This morning. This morning: snow gessoed the world, swirled thick through the trees. Their branches, gray at the base, disappear into white the farther your eye follows them from the trunk. Below, the lawn is chalked with snow, thick and uniform. It tops the fence and piles on the power lines, a line of white on the line of black, the black drooping a miniscule amount more. The snow piles even on last summer’s tomato cages, stuck haphazardly in the ground, the white perched even two inches above the horizontal metal wire, casually ignoring gravity.
Icicles droop irregularly off the bottom of the deck and I can see them from the ground-level window of my office. As I watch, the gray sky bends to a zinc-white.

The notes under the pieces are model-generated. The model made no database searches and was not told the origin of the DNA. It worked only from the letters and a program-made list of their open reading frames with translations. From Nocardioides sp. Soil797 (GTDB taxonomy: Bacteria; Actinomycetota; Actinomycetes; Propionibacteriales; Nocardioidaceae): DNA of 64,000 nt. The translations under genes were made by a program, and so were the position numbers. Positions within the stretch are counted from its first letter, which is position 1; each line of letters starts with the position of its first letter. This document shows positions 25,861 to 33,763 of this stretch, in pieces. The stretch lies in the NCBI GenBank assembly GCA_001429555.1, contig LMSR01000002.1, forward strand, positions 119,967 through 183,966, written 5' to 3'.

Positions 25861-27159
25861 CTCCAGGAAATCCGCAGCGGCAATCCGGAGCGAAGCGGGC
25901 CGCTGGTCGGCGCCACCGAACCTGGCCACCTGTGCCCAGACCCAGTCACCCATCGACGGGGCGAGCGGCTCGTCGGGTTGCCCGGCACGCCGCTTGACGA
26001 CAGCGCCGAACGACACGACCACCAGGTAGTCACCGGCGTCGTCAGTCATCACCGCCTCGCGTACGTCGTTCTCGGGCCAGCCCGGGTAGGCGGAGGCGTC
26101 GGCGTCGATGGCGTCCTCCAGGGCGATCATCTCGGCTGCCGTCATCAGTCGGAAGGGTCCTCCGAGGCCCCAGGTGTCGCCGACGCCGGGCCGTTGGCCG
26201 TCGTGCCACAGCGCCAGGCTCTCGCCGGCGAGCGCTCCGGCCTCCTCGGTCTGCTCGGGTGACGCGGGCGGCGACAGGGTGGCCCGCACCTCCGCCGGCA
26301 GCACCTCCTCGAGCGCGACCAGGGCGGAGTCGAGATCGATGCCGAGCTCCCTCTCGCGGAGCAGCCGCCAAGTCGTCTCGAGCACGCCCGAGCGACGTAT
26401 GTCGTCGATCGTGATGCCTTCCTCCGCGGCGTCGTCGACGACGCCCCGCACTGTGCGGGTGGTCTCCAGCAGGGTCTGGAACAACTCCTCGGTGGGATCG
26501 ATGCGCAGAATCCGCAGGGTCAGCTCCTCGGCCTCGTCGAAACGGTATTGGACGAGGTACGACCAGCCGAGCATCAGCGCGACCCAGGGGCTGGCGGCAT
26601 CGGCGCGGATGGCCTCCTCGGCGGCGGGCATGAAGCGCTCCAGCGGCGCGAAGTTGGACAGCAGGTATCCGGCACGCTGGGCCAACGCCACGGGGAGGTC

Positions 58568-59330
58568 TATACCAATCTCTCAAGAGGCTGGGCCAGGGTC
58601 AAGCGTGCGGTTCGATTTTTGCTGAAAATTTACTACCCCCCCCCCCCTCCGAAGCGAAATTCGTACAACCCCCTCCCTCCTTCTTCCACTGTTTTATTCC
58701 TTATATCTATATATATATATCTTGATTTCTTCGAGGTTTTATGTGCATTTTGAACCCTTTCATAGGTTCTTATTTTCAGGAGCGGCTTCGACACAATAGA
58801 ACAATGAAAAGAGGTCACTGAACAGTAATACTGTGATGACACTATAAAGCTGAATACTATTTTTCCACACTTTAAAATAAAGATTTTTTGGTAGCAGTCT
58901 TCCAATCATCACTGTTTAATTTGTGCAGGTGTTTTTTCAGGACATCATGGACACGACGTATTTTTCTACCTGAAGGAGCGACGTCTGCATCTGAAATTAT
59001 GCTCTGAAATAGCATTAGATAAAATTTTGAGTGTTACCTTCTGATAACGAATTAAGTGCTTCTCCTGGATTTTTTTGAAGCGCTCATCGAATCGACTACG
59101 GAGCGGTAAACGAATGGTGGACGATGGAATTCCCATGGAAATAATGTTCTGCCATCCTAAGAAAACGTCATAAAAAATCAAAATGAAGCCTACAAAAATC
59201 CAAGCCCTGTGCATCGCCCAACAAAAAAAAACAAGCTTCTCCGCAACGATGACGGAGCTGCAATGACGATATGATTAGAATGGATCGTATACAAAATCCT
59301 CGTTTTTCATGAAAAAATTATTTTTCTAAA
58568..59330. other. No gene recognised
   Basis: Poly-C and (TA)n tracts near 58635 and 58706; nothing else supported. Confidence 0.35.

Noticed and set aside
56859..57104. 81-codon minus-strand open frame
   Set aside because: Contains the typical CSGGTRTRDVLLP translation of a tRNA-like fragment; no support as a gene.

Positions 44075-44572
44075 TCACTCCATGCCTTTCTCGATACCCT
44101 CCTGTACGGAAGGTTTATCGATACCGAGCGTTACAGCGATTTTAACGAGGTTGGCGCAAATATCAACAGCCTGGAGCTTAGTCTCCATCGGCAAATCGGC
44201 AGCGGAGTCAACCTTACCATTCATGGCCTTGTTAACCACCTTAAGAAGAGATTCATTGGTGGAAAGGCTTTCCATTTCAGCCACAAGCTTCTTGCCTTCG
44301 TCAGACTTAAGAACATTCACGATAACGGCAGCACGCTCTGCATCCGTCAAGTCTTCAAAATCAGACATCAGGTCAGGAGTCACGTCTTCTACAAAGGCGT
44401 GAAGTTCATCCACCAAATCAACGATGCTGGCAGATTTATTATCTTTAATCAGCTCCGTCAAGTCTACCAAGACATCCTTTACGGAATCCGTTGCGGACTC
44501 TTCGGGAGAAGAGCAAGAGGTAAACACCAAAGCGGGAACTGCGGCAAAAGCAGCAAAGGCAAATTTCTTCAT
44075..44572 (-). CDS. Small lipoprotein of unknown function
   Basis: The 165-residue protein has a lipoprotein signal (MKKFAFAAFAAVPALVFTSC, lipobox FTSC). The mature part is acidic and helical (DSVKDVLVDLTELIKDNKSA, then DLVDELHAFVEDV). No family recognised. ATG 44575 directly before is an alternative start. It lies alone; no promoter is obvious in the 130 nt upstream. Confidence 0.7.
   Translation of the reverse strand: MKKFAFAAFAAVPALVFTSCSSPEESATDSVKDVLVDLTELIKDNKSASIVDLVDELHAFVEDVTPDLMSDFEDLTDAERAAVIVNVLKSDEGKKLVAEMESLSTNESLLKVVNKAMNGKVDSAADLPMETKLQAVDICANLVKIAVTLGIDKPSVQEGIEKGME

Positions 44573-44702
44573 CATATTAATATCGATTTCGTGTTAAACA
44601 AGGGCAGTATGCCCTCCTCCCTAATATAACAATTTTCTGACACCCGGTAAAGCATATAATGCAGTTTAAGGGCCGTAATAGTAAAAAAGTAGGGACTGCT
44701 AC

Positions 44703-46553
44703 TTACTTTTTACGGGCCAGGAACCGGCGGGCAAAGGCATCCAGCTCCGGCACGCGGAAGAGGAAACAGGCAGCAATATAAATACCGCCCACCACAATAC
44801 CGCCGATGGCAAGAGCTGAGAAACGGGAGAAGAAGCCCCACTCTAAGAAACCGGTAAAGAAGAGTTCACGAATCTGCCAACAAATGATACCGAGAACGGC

Inside, the furnace pumps, the hum and heat of air that I can feel on the left side of my face. The only noise the furnace and my pen. Outside is silent. To be awake, to see this day birthed: the world is a far greater miracle than we ever give it credit.
Pay attention, the morning says, as it does again and again, and will again in 24 hours. If you do not, the morning may as well not even happen.